There's a reason why we like to read content organized in list format -- it sets an expectation and makes it easier to track how we're doing/where we are in relationship to it. As such, lists should not be taken as prescriptive, nor as exhaustive of all you could do.
They are just a starting point.
Lists help categorize information for retrieval, connection, and sorting. The brain likes to process things in batches, and the best groupings to remember are threes and fives, followed by sevens. All odd numbers.
Lists are great for helping us think about logical progression in issues and, when necessary, they help us memorize things, or cross things off when done.
A couple of years back, NPR published a useful list post about 10 reasons why we love making lists that is still relevant today.
Lists also help you break down a task into manageable steps, and, with that in mind, here are five content marketing ideas you can use today:
(1) Create a robust content road map
Start with collecting information about your field, business, or niche by using saved keyword searches, topical industry RSS feeds, and setting up Google alerts. Create a bookmarking system from basic to advanced. Then map what you share to your customers buying cycle guide.
Your guiding principle should be a progression from awareness building, to discovery, to validating customers' choice. Base your choice of tools on those phases. For example, micro blogging and what I call and public relationship are well suited for awareness and discovery.
Reserve more technical and detailed benefit-centered content for validation.
(2) Simplify presentation and voice
How do you present your organization in the business community? Use a conversation strategy to iterate your content based upon customer feedback -- comments, @ replies, and reviews. Utilize an integrated approach to develop and test digital content.
I'm a huge fan of testing, which allows you to learn about what works and what doesn't for you from being exposed to interactions. Manage your involvement so you do more of what works combined with what you wish to convey.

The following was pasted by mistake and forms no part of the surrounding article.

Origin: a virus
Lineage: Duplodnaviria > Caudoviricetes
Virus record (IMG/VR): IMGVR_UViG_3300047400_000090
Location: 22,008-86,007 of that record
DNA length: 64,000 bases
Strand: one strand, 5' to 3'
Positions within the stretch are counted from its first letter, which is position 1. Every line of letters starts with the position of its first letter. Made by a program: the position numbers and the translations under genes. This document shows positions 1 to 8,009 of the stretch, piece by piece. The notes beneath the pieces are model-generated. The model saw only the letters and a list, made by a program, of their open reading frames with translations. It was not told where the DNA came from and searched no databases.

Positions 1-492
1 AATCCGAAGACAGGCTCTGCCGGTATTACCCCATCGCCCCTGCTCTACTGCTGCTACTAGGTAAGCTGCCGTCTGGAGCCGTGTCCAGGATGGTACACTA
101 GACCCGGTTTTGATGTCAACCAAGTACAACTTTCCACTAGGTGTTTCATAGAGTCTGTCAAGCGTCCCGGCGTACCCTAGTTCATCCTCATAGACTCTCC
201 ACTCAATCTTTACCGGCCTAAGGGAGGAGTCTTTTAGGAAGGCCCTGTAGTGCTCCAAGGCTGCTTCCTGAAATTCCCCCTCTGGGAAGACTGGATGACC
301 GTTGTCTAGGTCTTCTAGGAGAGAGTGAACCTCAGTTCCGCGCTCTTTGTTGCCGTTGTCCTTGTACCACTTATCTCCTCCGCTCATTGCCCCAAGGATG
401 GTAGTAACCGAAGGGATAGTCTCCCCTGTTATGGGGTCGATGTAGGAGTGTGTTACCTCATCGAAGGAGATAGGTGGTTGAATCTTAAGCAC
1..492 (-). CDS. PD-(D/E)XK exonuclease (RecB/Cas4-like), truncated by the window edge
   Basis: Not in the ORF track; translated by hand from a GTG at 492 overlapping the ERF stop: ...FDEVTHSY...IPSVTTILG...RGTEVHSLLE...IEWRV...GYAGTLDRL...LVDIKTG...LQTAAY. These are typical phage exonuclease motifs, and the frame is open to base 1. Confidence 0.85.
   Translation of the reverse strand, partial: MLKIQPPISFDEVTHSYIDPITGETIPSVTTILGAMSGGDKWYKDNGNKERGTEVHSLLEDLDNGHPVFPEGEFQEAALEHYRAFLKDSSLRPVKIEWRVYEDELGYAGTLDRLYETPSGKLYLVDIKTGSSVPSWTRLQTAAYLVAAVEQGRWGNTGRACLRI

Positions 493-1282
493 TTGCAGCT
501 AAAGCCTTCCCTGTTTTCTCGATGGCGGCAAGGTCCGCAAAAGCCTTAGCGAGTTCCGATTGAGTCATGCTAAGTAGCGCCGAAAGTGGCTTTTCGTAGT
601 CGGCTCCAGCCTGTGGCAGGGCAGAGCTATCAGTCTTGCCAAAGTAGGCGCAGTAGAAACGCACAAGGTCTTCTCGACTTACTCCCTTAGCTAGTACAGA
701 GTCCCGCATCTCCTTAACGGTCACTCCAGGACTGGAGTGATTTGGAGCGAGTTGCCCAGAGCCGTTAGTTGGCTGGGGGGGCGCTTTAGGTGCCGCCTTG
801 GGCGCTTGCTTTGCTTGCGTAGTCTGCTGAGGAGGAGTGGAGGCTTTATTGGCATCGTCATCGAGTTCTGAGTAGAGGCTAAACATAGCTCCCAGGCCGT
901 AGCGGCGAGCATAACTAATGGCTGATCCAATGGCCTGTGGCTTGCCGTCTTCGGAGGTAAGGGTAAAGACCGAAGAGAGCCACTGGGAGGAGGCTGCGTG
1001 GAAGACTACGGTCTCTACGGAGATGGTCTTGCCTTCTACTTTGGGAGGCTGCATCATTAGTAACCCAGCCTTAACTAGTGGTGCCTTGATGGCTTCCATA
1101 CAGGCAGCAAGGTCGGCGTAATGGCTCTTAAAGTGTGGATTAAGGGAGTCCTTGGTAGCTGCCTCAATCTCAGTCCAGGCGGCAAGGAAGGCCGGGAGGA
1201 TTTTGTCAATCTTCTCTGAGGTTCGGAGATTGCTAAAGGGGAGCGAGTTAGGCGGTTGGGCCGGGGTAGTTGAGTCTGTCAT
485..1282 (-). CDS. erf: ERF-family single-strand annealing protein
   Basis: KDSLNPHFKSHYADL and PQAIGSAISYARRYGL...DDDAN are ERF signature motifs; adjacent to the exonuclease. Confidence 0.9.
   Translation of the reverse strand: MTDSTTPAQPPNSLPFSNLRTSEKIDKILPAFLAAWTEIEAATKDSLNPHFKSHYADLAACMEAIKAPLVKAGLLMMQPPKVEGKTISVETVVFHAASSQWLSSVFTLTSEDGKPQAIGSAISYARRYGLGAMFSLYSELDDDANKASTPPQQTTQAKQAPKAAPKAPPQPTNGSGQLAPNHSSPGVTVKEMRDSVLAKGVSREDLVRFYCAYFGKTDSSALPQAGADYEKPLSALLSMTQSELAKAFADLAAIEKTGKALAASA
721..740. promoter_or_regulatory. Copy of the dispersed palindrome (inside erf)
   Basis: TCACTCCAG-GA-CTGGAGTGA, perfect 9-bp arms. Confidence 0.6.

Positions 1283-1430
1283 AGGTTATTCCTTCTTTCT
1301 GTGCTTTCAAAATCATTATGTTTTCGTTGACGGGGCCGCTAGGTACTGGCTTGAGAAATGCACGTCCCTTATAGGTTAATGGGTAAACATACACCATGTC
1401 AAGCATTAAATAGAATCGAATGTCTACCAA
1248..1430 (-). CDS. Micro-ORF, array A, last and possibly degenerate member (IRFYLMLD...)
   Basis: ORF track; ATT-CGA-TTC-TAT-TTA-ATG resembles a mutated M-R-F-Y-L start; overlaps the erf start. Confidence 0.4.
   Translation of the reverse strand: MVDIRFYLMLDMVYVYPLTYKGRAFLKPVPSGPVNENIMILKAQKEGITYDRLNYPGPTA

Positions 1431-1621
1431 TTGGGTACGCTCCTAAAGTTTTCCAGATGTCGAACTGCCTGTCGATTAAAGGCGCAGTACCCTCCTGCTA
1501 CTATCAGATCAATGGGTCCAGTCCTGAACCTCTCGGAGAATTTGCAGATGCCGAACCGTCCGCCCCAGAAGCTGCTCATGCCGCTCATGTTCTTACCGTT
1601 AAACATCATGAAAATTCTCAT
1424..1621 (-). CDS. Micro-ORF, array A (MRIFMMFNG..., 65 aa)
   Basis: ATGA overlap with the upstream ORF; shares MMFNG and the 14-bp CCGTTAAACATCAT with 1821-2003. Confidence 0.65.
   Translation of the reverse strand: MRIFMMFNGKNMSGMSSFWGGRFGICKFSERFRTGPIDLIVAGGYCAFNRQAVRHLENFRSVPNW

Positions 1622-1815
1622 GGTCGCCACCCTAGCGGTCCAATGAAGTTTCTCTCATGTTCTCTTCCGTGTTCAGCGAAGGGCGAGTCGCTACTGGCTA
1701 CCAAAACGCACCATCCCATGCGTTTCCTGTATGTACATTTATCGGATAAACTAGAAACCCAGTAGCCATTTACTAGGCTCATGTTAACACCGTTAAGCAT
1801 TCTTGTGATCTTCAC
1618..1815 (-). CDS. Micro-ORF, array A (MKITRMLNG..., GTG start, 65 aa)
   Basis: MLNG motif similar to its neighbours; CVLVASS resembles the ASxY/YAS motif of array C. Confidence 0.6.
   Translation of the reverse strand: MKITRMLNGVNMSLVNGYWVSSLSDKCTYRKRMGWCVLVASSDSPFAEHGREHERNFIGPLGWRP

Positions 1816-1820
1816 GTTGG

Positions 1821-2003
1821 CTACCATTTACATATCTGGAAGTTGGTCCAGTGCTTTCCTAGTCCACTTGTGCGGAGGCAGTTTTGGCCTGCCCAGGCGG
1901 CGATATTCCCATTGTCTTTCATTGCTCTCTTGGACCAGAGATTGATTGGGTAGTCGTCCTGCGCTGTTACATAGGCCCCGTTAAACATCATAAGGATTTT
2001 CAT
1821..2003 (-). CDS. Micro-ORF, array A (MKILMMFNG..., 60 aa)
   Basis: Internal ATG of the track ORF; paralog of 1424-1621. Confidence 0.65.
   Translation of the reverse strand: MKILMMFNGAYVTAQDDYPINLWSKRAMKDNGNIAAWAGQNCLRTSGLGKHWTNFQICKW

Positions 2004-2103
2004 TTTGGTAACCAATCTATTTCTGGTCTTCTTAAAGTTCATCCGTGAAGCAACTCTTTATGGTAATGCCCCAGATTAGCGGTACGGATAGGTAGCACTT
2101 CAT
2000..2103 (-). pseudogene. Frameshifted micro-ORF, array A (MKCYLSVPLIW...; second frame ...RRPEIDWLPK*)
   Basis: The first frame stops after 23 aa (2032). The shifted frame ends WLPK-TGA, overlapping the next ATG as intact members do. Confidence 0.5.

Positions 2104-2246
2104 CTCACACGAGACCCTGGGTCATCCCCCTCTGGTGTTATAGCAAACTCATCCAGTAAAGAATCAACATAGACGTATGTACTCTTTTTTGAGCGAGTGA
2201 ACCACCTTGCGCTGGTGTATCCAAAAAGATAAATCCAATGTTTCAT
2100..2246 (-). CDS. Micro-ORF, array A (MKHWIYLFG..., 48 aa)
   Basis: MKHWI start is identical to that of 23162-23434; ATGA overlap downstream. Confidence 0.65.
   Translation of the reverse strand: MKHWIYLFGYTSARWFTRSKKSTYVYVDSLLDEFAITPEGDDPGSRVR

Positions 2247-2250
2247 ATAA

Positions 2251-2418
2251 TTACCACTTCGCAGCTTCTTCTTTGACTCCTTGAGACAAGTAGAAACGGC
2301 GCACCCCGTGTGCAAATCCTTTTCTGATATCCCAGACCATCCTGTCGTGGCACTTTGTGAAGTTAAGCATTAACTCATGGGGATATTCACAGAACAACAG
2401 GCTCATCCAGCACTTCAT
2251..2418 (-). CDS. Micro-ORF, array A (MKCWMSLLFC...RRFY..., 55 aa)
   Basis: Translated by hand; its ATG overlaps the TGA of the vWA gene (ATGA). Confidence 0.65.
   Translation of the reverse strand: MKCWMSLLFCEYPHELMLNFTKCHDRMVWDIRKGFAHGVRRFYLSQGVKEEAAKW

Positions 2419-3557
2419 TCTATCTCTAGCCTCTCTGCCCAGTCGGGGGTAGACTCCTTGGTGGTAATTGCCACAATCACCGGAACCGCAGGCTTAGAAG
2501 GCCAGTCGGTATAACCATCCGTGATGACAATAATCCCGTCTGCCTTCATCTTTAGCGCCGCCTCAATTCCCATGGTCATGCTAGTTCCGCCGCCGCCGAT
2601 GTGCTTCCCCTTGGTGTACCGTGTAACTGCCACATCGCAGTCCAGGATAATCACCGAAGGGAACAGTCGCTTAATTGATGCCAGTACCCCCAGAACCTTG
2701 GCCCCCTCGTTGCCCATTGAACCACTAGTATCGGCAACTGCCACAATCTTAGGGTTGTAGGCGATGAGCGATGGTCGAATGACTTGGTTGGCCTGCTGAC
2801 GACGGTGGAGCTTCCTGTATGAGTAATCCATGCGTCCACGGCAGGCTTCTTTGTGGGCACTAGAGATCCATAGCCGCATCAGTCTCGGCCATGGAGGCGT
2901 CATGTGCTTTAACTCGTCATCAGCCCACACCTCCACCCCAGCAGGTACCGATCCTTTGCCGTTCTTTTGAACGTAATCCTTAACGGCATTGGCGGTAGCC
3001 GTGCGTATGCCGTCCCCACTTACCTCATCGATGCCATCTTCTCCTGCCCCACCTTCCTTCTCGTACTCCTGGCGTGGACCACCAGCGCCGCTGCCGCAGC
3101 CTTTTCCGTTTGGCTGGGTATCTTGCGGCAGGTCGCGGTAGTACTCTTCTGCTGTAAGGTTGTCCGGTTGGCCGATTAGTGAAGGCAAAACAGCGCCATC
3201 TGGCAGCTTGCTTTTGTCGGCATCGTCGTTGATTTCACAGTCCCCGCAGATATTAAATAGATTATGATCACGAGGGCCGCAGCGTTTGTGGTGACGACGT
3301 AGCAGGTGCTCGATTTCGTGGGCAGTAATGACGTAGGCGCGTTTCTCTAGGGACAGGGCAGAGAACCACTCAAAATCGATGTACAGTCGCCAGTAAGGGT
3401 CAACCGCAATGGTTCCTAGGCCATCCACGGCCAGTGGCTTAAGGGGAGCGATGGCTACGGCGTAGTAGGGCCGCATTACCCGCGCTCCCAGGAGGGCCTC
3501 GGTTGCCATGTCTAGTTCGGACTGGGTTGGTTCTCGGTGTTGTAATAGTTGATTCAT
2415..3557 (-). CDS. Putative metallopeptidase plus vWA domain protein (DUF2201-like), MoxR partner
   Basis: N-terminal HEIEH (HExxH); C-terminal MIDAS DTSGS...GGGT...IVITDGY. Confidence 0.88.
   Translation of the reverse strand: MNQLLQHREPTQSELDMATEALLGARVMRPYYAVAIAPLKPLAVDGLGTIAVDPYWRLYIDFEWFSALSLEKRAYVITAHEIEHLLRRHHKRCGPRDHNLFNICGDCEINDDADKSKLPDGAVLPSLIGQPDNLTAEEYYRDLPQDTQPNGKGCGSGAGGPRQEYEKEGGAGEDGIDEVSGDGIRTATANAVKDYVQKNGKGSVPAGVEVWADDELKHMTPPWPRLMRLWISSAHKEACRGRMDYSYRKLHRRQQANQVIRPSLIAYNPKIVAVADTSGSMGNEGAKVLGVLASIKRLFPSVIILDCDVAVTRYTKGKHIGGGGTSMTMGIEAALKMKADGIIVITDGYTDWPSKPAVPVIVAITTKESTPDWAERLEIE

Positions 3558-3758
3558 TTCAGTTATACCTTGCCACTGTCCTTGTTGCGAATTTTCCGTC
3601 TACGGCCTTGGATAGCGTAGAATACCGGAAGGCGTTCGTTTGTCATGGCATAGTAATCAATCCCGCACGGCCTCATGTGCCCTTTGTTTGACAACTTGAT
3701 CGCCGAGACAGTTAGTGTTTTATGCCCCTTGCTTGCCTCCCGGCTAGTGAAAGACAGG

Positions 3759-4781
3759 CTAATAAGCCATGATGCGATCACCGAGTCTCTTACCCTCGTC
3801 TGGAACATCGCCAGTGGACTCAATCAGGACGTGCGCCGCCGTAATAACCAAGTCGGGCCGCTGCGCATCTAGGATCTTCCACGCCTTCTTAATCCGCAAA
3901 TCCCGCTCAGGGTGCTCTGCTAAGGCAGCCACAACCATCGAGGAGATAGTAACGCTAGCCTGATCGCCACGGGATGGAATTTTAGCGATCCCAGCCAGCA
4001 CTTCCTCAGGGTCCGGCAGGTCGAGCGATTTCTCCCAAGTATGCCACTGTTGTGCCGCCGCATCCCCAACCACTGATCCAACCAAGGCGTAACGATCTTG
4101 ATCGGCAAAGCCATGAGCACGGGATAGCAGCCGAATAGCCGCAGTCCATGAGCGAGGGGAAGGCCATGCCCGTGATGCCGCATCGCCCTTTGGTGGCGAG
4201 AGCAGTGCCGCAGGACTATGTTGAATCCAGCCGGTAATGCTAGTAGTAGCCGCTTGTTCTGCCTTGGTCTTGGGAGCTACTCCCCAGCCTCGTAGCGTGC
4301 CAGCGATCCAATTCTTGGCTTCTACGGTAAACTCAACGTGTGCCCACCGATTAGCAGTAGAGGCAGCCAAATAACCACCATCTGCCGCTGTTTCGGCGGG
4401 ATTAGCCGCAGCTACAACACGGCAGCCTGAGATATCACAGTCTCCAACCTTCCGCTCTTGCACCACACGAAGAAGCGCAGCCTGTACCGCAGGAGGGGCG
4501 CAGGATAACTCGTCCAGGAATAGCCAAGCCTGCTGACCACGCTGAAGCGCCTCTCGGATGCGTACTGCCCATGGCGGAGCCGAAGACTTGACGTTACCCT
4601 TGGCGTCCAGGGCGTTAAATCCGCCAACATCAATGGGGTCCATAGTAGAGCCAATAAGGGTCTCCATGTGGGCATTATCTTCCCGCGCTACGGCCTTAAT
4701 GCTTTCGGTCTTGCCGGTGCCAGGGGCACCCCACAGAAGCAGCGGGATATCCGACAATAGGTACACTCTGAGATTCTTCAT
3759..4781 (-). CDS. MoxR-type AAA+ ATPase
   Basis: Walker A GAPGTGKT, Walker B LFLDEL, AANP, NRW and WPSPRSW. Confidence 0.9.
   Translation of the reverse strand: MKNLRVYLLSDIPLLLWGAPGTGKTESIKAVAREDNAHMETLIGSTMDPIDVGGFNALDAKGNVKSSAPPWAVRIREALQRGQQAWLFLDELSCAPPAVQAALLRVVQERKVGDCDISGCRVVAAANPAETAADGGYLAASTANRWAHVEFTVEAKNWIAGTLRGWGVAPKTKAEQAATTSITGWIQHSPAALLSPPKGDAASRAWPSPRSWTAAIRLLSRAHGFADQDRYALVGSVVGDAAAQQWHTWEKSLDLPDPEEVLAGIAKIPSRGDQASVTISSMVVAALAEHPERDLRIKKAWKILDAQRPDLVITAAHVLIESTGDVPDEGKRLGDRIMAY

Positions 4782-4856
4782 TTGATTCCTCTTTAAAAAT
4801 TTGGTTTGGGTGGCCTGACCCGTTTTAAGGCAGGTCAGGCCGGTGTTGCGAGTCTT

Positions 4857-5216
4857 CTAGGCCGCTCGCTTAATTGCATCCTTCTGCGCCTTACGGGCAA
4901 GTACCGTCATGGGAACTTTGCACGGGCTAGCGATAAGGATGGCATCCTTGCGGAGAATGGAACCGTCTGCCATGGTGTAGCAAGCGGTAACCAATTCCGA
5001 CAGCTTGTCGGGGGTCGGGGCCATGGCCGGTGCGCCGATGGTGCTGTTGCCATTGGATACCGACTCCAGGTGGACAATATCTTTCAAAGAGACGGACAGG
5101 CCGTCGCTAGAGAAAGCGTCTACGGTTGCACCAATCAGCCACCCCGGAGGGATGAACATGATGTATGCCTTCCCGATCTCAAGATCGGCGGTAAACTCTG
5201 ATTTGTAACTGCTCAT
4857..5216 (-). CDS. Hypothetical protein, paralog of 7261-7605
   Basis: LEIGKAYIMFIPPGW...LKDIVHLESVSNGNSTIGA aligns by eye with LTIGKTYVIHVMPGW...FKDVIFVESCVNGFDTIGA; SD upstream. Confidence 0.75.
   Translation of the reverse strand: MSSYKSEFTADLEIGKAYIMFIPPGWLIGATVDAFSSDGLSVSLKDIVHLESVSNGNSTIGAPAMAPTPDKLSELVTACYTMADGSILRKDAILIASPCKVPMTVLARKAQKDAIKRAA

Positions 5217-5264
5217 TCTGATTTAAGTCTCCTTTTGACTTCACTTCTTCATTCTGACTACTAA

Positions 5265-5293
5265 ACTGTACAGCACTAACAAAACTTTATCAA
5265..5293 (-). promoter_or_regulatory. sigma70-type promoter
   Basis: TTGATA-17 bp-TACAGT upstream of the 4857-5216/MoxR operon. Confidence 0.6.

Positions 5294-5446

Allocate more time and attention to using the tools that are more congenial and simpler to use for your team to start.
(3) Go direct to educate, entertain, and engage
The biggest opportunity social technologies present you with is to interact directly with your customers. Use technology and automation to help you stay organized, the human touch to develop and nurture those relationships.
When it comes to useful content, all roads can lead to engagement.
Think beyond search to what your customers want to experience and plan to integrate content for both active participation and interaction, and passive entertainment.
(4) Deliver utility
With location based services and mobile apps especially, there are multiple opportunities to wrap your product in hyper-relevant and super useful content. Don't do unusual for its own sake. Instead, spend the time and resources it takes to create simple and compelling content suited for the medium.
Leave the benchmarks or beaten path, and seek opportunities to become the "go to" company for utility and amazing experiences.
(5) Take care of the little things
Details matter a great deal.
Design the experience right into the product or the way it's delivered. By doing that, you build conversations right from the start. People notice, especially those things you have not gone out of your way to shout at them.
If you've ever read the packaging of an Apple product you know. The case for my iPod reads "Like a fine pair of jeans, iPod nano colors may vary and change over time." The iPod Shuffle package said something to the effect of do not ingest.
This is built in content marketing.
More on list building and 50 blogs for your #mustread list.
[image by woodleywonderworks]
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